Dara Katrina Del Rosario, Communications Manager

415-863-1414 x103, [email protected]

19th annual Día de los Muertos exhibition celebrates the life
of the Padrino of the Mission René Yañez
Exhibition and programming curated by Rio Yañez and Carolina Quintanilla
October 13–November 9, 2018

San Francisco, CA, September 18, 2018 –– Now in its 19th year, SOMArts’ Día de Los Muertos exhibition is one of the most internationally diverse Day of the Dead celebrations in the United States. Over the years, this group exhibition has brought together a wide variety of perspectives to honor, remember, and celebrate the dead.

Since its inception, Día de Los Muertos at SOMArts has offered a space for collective mourning, healing, and refusing to forget the people and places who have been lost. Merging traditional altars with contemporary installations, Dia de los Muertos continues to be a multigenerational gathering of remembrance while imagining the possibilities of the future. Now more than ever, it is imperative that our creative practices be rooted in social action that inspire better world for generations to come.

Curated by Rio Yañez and Carolina Quintanilla, this year’s theme, Honoring our Ancestors by Fighting for the Future, reflects on how those we’ve lost have shaped our creative and political work.  How does the wisdom and work of the dead show us a path and means to a better future? What about your past must you take to your future?

This year’s exhibition is dedicated to the Padrino of the Mission and beloved Día de Los Muertos co–curator, René Yañez. Yañez was crucial in the formation of Chicanx visual aesthetics and as a founding member of Galería de la Raza, created spaces that centered contemporary Latinx perspectives. Since 1999, Yañez curated the Día de Los Muertos exhibitions at SOMArts Cultural Center and we celebrate of his life, legacy, and impact on generations to come.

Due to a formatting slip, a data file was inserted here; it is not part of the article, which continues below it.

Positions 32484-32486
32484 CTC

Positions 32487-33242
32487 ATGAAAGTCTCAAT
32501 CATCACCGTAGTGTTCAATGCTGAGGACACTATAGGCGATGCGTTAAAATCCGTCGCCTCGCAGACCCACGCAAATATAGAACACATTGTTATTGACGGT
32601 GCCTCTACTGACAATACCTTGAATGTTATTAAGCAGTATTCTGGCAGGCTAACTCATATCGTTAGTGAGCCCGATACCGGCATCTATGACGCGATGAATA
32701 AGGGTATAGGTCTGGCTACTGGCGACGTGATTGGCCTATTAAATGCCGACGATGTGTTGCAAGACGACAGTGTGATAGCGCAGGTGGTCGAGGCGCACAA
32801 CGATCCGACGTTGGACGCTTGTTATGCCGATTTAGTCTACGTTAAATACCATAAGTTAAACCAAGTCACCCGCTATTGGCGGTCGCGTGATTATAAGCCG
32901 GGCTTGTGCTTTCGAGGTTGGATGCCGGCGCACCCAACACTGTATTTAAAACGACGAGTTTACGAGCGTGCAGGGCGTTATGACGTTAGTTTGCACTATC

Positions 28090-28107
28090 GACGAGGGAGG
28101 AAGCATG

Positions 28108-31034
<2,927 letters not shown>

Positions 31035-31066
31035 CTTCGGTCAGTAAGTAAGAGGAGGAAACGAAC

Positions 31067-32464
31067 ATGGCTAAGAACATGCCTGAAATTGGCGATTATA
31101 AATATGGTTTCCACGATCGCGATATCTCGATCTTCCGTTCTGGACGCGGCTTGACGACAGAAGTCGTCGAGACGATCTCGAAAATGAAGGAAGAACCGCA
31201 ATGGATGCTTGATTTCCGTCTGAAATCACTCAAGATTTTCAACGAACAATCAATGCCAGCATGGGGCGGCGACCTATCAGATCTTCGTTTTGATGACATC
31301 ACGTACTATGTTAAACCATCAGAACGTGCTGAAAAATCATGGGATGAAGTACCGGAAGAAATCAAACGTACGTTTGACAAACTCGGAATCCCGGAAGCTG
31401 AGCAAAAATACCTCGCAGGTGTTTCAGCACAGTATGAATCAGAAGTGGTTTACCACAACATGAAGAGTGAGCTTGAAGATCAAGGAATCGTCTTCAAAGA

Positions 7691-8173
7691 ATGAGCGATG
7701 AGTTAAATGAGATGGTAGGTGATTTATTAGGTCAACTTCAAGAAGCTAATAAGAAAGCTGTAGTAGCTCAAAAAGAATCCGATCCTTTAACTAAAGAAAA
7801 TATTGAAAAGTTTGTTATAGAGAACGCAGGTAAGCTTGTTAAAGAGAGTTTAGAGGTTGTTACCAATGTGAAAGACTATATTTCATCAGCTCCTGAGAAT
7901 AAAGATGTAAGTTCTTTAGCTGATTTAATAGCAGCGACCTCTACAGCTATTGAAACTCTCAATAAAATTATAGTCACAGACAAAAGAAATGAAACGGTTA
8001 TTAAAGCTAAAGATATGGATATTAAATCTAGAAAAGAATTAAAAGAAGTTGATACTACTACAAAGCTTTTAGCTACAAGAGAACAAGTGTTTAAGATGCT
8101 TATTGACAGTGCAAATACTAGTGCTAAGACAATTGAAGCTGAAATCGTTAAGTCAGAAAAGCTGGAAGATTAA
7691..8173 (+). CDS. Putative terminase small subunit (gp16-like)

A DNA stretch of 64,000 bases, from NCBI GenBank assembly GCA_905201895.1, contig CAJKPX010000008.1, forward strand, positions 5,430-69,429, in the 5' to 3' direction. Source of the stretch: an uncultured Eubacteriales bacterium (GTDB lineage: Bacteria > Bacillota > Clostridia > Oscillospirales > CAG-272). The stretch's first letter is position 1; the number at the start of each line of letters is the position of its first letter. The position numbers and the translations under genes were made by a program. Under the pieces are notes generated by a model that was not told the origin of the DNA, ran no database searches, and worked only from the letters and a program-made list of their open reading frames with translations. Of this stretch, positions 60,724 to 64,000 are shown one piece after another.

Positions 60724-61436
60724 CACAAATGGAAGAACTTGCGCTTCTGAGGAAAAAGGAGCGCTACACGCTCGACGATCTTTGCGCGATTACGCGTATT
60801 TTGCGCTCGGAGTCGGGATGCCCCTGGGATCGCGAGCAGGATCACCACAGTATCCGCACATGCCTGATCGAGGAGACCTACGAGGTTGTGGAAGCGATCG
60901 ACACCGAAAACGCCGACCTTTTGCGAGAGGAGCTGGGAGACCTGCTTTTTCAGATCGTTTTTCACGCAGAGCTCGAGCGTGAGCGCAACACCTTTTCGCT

The exhibition unveiling, Friday, October 12, 2018, 6–9pm, $12–$15 sliding scale admission, features performances by La Mezcla and a Día de los Muertos inspired artist market.

Exhibitions highlights include returning artists Victor–Mario Zaballa, who has built a free standing shrine inspired by family altars found in the family compounds of Teotihuacan, and Alicia Cruz, whose piece encourages visitors to engage with freedom of speech, advocacy, and mentorship. Artist Adrian Arias interactive alleyway creates a space where visitors can leave a message or offering for the Padrino of La Mision.

Colectivo Desbordar will be honoring Marielle Franco in hopes of bringing visibility to crimes that may otherwise go unnoticed. Kristian Kabuay’s Araw ng mga Patay (“Day of the Dead”) spotlights the  similarities between Mexican and Pilipinx traditions while examining the ways in which indigenous practices fit into layered cultural systems.

Additional programming includes  evening of art remixing and DJing with the artists of Technotihuacan on Friday, October 25, 6–9pm, and a ticketed closing party featuring live performances and Dia de los Muertos inspired artist market on Friday, November 9, 6–9pm.

Honoring Our Ancestors by Fighting for the Future
Dia de los Muertos 2018

Saturday October 13th – Friday, November 9, 2018
Gallery Hours: Tuesday–Friday 12–7pm, Saturday 11am–5pm and Sunday 11am–3pm
Free admission during gallery hours

Honoring Our Ancestors by Fighting for the Future
Dia de los Muertos 2018
Exhibition Unveiling
Friday, October 12, 6–9pm
$12–15 sliding scale admission